Text Messaging to Teach ESL

Courtesy of Matthew Nehrling, I just found this article describing the use of text messages to teach English as a Second Language (ESL). This pilot program is from Athabasca University, which I heard of for the first time last Friday during Terry Anderson’s presentation at the Online Connectivism Conference.

While mobile learning through cell phones will be limited for certain things, I agree with Matthew that language training could be very effective in this medium. I think mobile learning will be like any other technology–great for certain things, not as much for others. It probably wouldn’t be my choice for having students get feedback on their body language, for example, at least not with the current technology.

Mobile learning does have possibilities for all sorts of lifelong learning applications though. It takes learning out of the classroom and makes it accessible in their everyday lives. It’s learner controlled, so they can learn what they want when they want it.

“You’re controlling it, which is so nice,” said Tracey Woodburn of Athabasca University. “A lot of people have been telling me, ‘Oh, I can do this when I am watching my kid’s soccer practice or when I am on the bus coming to school.'”

I think this might be an example of connectivism in practice–decentralized, out of the classroom, informal, when the students want it. I wish the article had more explanation of the design and whether or how students connect with each other as well. It sounds like it might be self-study, which may be fine for what it is. I could see self-study text message lessons like this used in combination with face to face synchronous practice as well.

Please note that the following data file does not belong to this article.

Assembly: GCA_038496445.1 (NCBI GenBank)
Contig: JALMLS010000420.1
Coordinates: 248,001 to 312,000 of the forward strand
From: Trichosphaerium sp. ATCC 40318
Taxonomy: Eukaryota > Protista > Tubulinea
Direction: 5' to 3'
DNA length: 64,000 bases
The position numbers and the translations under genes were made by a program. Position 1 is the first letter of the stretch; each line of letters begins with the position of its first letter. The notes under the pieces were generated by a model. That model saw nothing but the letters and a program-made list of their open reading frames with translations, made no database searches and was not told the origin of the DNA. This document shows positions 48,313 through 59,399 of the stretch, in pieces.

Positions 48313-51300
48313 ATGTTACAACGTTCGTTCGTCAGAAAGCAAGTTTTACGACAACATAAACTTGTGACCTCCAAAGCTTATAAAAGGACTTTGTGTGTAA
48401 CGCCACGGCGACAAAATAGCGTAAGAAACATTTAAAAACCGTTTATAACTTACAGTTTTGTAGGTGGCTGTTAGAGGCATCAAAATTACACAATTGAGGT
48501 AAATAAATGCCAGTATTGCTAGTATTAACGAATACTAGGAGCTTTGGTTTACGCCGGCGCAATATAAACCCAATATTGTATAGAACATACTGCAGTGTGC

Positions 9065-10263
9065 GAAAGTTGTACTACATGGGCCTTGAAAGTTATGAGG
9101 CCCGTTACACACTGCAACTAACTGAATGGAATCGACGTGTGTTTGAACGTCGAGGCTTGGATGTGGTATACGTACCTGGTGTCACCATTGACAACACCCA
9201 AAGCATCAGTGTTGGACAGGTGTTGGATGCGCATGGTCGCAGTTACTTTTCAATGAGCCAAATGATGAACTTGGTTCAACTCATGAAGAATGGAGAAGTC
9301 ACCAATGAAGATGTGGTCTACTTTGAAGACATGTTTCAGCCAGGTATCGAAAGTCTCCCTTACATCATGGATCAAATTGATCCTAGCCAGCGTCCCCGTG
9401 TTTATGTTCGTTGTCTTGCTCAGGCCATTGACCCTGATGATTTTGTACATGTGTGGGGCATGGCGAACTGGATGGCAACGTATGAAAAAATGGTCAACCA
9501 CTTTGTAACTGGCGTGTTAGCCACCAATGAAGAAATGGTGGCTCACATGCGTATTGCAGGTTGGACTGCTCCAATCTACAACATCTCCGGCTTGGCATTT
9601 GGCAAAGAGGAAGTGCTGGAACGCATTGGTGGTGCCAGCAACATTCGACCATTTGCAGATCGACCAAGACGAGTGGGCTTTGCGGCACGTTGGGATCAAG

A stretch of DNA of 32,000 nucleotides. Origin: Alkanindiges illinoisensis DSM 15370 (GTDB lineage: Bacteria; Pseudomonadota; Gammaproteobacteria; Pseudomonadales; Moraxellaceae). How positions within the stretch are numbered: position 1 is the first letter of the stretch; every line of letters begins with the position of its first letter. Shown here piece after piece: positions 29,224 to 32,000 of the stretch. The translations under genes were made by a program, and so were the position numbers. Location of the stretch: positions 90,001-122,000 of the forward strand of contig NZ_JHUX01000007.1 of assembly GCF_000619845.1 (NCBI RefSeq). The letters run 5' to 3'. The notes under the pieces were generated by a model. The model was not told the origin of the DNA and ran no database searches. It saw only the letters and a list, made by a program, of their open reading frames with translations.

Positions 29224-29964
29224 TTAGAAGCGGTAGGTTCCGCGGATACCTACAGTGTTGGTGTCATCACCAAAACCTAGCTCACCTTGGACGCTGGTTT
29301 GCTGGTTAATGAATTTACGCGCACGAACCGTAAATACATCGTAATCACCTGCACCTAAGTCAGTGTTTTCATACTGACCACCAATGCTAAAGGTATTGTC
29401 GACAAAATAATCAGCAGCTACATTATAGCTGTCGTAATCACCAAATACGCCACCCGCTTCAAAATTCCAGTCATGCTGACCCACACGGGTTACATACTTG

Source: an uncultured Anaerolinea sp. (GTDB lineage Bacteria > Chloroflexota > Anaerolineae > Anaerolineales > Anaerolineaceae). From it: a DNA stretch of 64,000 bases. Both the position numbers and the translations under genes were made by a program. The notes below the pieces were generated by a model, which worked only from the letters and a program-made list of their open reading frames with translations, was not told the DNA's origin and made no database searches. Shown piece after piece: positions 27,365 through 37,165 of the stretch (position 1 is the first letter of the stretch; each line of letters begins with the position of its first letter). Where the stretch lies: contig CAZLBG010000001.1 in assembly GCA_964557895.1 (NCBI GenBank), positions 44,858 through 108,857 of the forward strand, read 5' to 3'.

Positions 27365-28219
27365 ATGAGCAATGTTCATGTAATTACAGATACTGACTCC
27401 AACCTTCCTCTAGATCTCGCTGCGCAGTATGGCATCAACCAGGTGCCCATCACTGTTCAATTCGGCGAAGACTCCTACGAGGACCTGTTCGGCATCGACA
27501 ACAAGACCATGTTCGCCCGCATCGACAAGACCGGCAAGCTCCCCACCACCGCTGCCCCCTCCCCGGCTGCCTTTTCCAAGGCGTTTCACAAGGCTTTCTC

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4 thoughts on “Text Messaging to Teach ESL

  1. I use the mobile phones in my classes. I pick out material from a book and the students have the weekend to text back the answers. I also give pop quizzes to the students and they have one hour to text the answers back to me. I also have the students do speaking exercise recordings on their mobiles and bluetooth the recordings to me the next class period. They love it.

  2. In Korea almost everyone has a cell phone. I give students text messages that are written in shorthand and they try to find out what they mean. They have a short amount of time to find out what they mean.

  3. Hi, I’m interested to know the outcome of this pilot program, as I had tried an experimental version of this myself some years ago.

    Does anyone know if this program was a success or has since been discontinued by Athabasca University?

    Please email me at info [at)a-room-in-new-york.com.

    Thanks, Tom

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